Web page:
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IndustryArena Forum > MetalWorking Machines > Daewoo/Doosan > Doosan DNM5700S mills and Doosan TT1800SY machines
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  1. #1
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    Doosan DNM5700S mills and Doosan TT1800SY machines

    We're about to take delivery on another 2100SY II and another TT1800SY, this TT is getting downgraded to the Oi control from 31i and is going to have thermal compensation which the other machines don't have. I hope the transition is good and the machine doesn't lose performance with the I series control because it's my favorite Doosan lineup machine.

    We've had a great experience with the Doosan turning machines. They have been reliable, performing machines. The TT1800SY is my favorite machine. I kind of hate programming in mastercam, but I do enjoy applying strategy to machining and just stomping the living **** out of run times with the TT1800SY. I think the only weakness in the TT1800SY is the transfer time which is ~32 seconds. If we're running a part with a sub 2 minute run time which is a minority situation but happens, the 32 seconds hurt productivity.

    We're having a problem right now with our DNM5700S mills - they can't seem to accelerate and decelerate in a high performance fashion. They are getting outperformed on the floor by a 10 year older Mazak smart control (their similar economy control). I think the Doosan mills have the ability to perform, but I don't think the parameters are allowing that to happen. We're running programs on the 15K spindle DNM5700S machines that we're posting to Mazak's dinosaur with the 12K spindle, and the Mazak is beating the DNM run times with less RPM capability in aluminum on the same chip loads per tooth (so 25% slower posted feeds). Ellison is supposed to be helping us out with that Wednesday of next week and we're looking forward to that, because we want to run faster on that side of the shop. We have to run faster to be competitive over there. Those programs involve 6" OAL parts, so when we're dynamic milling, we are often making cuts in 2" spans and the posted program running 400IPM cut feeds seems to be averaging about 100-150IPM. We see acceleration and numbers running up to around 390IPM where its just a flash and we're decelerating in milliseconds (the 390 was just a flash during a cut). This sluggish accel and deccel is affecting back feeds also so it's like the real rapids in the program are also slow. On the old Mazak, we see the numbers reach 320IPM fast and hold through the similar cuts. The mazak is if anything heavier, so it's not built lighter to move faster. The mazak has a tank of a spindle and we aren't running that optimized- we could probably cut 20% more with the mazak and put it 45% faster than the DNM5700S, but our strategy has been to just change machine defs and post to mazak with the same per tooth feeds because the DNM is harder to get chatter free cuts with and the Mazak runs anything the Doosan can cut.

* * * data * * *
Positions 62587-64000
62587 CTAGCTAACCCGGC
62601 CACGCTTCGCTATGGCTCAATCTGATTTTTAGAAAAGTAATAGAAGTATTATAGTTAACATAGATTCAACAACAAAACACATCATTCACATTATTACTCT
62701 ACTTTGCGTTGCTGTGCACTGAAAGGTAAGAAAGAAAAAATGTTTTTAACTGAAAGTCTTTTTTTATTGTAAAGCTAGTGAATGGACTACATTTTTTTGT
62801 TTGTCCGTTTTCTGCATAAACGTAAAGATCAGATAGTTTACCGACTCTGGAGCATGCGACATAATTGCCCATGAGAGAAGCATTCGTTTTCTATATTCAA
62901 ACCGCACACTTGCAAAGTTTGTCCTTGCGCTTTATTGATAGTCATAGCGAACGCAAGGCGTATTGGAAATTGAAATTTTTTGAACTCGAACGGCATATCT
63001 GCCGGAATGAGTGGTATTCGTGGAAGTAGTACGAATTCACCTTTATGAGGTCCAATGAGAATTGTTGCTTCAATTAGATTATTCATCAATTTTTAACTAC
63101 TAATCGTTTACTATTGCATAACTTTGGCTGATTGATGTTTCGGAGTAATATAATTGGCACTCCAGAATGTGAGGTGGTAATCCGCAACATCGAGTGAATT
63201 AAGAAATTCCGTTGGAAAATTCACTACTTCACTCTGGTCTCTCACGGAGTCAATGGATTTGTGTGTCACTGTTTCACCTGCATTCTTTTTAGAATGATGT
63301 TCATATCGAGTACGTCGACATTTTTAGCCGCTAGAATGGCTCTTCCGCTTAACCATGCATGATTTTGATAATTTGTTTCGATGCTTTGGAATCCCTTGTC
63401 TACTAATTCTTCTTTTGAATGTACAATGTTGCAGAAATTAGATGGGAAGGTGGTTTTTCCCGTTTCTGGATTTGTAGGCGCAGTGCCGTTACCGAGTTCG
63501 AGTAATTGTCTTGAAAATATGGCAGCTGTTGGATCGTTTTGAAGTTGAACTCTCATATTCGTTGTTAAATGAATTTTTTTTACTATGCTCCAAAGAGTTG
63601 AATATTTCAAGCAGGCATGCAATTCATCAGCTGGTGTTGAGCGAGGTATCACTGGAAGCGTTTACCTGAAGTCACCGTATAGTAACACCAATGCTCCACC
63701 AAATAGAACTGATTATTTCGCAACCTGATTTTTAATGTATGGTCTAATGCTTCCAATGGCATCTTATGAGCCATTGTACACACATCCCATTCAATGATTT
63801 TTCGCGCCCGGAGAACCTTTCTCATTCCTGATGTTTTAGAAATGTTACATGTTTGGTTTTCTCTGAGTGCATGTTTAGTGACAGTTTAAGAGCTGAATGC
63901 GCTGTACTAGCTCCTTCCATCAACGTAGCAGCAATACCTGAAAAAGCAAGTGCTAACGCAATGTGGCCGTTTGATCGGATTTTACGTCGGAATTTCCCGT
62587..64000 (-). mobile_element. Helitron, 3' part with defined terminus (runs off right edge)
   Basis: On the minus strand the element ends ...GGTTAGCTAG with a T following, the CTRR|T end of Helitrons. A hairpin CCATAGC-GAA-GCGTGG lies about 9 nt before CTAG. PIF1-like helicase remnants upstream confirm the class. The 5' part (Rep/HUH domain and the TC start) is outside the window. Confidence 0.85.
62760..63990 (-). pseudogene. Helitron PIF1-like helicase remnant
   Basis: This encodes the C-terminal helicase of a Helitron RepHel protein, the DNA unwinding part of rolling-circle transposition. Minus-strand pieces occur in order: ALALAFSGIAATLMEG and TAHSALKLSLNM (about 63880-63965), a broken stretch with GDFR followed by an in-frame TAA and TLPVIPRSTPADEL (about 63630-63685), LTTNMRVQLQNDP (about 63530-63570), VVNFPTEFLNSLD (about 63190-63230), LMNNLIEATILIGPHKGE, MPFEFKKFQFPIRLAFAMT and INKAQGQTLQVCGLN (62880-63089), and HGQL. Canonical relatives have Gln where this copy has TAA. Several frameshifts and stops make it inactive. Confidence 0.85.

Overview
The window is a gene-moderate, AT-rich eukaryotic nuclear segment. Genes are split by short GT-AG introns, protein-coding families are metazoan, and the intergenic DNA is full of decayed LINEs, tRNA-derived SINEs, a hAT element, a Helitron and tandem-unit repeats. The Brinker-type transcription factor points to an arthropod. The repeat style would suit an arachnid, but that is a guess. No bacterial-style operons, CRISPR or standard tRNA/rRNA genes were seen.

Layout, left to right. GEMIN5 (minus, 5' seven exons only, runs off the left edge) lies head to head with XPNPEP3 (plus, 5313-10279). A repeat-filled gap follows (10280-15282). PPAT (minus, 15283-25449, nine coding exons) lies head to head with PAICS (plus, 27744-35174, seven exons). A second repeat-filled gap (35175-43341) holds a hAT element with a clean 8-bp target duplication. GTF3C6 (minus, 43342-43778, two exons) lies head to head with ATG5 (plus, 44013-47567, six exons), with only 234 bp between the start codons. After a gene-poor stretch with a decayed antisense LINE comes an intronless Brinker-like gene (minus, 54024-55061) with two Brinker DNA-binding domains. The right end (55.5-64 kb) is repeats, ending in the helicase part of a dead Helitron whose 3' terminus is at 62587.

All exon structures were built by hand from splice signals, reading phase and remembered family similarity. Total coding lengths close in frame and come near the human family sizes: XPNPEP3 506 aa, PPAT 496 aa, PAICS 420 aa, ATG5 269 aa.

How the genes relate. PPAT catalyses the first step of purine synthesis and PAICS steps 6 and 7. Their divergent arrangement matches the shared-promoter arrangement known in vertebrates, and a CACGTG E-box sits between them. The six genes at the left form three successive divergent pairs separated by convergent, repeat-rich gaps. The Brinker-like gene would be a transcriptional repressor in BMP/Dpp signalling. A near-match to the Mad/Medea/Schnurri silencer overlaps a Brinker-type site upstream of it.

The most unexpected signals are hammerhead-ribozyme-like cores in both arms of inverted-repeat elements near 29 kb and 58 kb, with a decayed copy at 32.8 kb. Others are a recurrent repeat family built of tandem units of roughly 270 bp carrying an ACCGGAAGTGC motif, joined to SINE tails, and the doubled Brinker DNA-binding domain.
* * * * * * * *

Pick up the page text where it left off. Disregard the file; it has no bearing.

We are running some operations on the DNM's that are running 5 times mastercam backplot speed. On the TT1800SY side we see about 1.5 times backplot speed.

    I don't think this is a USA problem, or a Doosan or Fanuc hardware issue. I feel like and am of the personal opinion that the mills are being shipped with background settings that don't perform. I would rather wear the machine out prematurely running it faster than get poor run times, but I don't think we're even near that threshold. The mazak we bought used for substantially less than a DNM, and it has had a very hard life, you can tell by looking at it, but it's running smooth and fast and holding tolerance.